The field of landscape history and archaeology in Britain is a divided one. Fault lines separate proponents of the traditional, ‘empirical school’ from those who advocate more theoretically informed landscape research. I want to argue that this division is unhelpful for not only does it reduce interpretation to a set of binaries (objective/subjective, physical/cognitive, economic/symbolic), it also detracts from the importance of landscape research in addressing current concerns about environmental change and sustainability, and how research can engage people outside the university. In this brief piece I want to advocate an interdisciplinary approach to ‘history from below’ from a landscape perspective, which takes on board recent theoretical scholarship but retains empirical research at its core. Continue reading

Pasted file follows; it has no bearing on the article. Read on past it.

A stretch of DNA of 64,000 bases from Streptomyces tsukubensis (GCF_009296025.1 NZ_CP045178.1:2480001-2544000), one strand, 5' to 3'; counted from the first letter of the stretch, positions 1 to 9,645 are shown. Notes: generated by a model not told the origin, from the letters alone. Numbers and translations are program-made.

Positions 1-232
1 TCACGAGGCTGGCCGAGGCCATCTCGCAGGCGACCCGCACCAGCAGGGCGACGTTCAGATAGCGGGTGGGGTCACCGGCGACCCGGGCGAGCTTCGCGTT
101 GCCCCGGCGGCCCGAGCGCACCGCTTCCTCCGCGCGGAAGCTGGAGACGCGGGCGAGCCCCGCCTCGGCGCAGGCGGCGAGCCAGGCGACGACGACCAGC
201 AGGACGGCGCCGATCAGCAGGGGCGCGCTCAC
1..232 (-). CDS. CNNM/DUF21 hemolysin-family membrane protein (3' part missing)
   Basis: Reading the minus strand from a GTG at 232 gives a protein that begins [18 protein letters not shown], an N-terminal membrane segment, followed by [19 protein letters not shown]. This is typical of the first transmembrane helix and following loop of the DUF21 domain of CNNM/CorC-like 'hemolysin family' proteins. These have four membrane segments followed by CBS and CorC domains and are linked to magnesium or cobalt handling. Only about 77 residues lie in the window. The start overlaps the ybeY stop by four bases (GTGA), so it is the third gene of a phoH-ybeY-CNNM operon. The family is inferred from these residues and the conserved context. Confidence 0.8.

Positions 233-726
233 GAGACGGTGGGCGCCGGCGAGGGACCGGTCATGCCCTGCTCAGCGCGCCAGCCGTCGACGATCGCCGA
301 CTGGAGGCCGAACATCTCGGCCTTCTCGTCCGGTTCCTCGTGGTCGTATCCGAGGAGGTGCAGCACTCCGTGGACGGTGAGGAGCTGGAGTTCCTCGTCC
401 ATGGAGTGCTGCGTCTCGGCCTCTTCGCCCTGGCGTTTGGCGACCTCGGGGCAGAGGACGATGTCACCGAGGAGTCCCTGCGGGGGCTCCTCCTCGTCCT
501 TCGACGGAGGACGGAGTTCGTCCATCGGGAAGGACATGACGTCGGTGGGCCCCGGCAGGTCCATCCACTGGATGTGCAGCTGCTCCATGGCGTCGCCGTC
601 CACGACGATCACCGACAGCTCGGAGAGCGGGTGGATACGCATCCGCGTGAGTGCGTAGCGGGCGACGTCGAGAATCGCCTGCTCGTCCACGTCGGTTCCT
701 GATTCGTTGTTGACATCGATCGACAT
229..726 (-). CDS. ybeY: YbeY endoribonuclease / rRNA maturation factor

[This is the second piece in ‘The Future of History from Below’ online symposium (#historyfrombelow). Ruth Mather is a doctoral candidate at Queen Mary, University of London, studying the links between working-class political identities and the home in the late eighteenth and early nineteenth centuries. She also blogs about her adventures in research.]